[LONDON] British lenders approved the fewest mortgages since June 2013 in October but consumer lending boomed, official data showed on Monday, as shoppers' morale stayed high despite a loss of momentum in the housing market.
The Bank of England said that consumer lending rose at its fastest annual rate since the run up to the financial crisis, with credit expanding by 6.4 per cent on the year, a pace last exceeded in July 2006.
This chimes with official national accounts data last week, which showed household spending rising at its fastest pace in four years in the three months to September, as well as private-sector surveys showing strong appetite for big purchases.
This positive morale will cheer finance minister George Osborne as he prepares to present a budget update on Wednesday - his penultimate one before May's national election.
But although Britain's economy is enjoying some of its fastest growth in a decade, Prime Minister David Cameron has warned of global dangers ahead.
Britain's slowing housing market may also be a source of concern, if an easing from rapid growth earlier this year heralds broader economic weakness.
Mortgage approvals for house purchase fell to 59,426 from September's 61,234, in line with economists' forecasts.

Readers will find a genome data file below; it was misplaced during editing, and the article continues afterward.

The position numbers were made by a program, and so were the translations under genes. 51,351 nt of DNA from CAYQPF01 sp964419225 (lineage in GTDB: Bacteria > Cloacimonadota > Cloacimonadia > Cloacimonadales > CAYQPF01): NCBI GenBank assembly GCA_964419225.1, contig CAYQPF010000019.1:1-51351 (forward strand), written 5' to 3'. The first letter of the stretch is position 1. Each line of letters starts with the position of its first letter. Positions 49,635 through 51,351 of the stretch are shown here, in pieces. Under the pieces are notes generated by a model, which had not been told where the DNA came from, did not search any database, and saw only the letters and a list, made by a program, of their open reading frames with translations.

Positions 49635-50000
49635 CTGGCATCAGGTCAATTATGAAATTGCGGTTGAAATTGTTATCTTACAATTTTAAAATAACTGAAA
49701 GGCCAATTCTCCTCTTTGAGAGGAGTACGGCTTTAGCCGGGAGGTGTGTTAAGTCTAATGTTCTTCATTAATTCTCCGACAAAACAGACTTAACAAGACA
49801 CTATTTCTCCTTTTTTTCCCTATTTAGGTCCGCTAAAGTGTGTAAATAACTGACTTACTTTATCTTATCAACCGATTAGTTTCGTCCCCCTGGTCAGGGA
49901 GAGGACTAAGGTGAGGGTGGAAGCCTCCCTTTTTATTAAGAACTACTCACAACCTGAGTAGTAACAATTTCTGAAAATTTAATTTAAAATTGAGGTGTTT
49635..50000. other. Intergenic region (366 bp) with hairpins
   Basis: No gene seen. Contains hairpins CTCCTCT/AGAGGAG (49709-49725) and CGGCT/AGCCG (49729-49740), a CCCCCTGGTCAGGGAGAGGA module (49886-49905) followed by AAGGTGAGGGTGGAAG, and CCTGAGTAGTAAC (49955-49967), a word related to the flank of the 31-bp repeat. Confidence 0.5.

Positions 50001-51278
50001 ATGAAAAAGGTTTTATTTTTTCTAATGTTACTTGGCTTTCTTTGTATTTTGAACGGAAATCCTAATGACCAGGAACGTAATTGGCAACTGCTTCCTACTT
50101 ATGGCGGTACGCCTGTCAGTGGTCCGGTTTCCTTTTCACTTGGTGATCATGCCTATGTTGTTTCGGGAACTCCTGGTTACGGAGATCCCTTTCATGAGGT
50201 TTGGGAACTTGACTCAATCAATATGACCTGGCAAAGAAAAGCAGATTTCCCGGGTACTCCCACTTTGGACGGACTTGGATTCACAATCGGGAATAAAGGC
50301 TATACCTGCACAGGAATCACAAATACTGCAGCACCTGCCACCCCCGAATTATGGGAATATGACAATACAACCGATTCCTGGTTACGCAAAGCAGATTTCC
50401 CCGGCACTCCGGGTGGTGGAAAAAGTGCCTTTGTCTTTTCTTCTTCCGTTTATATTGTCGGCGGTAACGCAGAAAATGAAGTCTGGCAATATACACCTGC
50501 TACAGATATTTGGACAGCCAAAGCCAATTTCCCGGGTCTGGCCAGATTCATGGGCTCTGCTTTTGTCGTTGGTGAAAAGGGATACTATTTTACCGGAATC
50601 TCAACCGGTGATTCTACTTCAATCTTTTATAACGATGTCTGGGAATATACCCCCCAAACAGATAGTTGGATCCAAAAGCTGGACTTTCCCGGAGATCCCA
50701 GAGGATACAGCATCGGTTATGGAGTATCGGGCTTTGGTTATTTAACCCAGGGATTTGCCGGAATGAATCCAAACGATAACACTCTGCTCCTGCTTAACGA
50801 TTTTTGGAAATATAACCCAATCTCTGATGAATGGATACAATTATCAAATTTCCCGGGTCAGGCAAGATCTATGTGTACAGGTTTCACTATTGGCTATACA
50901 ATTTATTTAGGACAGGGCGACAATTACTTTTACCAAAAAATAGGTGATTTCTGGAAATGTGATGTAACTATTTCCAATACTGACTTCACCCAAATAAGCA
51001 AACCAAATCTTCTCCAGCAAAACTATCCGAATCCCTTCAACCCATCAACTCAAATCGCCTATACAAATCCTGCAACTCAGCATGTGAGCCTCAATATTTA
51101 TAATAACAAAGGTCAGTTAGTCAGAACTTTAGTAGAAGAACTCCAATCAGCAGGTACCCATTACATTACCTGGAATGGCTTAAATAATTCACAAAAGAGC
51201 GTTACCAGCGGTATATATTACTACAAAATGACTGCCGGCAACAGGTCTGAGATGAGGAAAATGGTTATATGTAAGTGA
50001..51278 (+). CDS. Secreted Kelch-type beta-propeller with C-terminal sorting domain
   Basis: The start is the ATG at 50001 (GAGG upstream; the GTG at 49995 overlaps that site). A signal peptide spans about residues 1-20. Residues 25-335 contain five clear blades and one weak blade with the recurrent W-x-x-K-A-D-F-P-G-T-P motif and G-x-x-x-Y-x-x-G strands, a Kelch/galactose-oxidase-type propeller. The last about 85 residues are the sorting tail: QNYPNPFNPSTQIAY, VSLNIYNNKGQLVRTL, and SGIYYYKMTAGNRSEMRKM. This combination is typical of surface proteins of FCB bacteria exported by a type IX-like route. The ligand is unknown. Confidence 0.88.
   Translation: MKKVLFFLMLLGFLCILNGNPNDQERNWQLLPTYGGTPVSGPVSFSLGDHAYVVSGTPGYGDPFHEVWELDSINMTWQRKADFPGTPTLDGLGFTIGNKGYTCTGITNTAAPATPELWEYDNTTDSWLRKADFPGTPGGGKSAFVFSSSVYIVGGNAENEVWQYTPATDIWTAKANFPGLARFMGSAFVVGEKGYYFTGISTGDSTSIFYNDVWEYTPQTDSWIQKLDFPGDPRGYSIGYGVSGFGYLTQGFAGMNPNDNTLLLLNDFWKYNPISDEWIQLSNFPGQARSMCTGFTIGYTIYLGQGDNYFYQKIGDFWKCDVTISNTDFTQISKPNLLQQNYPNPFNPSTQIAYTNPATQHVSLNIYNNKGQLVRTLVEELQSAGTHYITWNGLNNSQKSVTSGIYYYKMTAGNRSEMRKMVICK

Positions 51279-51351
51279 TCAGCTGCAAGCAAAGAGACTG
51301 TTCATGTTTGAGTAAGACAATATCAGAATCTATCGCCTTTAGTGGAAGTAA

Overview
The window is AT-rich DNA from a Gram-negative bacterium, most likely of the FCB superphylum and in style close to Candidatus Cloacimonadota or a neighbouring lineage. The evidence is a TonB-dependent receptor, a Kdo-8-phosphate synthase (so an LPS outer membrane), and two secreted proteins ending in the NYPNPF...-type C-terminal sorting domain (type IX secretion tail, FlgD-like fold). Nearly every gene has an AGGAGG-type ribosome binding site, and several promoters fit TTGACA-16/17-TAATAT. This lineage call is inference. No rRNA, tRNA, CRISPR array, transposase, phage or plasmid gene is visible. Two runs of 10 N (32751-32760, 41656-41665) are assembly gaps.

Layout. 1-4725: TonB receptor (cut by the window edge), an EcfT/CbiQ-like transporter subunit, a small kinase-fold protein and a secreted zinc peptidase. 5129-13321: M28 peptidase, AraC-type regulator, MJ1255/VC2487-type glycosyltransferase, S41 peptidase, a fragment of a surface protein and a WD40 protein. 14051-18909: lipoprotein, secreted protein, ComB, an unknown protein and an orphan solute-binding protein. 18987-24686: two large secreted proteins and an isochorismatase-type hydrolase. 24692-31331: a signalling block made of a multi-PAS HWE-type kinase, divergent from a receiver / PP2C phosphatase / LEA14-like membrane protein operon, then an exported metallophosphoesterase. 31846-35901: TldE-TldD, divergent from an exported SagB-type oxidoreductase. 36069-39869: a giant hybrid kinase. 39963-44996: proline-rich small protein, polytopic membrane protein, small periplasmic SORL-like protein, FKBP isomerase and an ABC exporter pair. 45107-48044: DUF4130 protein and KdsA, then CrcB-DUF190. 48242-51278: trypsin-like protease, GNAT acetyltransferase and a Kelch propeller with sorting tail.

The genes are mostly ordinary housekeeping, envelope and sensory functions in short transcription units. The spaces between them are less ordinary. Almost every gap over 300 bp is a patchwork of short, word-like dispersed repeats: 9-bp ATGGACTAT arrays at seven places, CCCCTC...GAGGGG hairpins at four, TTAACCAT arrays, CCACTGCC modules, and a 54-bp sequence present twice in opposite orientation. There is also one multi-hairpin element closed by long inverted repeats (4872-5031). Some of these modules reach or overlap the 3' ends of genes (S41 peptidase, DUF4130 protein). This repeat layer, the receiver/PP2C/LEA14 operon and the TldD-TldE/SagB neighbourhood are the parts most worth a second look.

Mortgage lender Nationwide said on Friday that mortgage approvals were running at just two thirds of historic rates, and that house prices in the three months to November increased at the slowest rate since June 2013.
Earlier this year Britain's Financial Conduct Authority required banks to make closer checks on borrowers' ability to repay loans, and the BoE has also urged lenders to limit lending at high multiples of borrowers' income.
Net mortgage lending, which tends to lag behind approvals, rose 1.496 billion pounds, the smallest increase in nearly a year.
While mortgage lending has expanded by 1.8 per cent over the past 12 months - its joint-biggest increase since March 2009 - this is driven by increases earlier in the year, and in the most recent three months, growth as fallen to its lowest since March.
Figures for business lending showed continued falls in the net amount of credit extended to firms.
Business investment fell unexpectedly in the three months to September, according to official data, raising some doubts about the sustainability of Britain's recovery in the face of weaker overseas demand.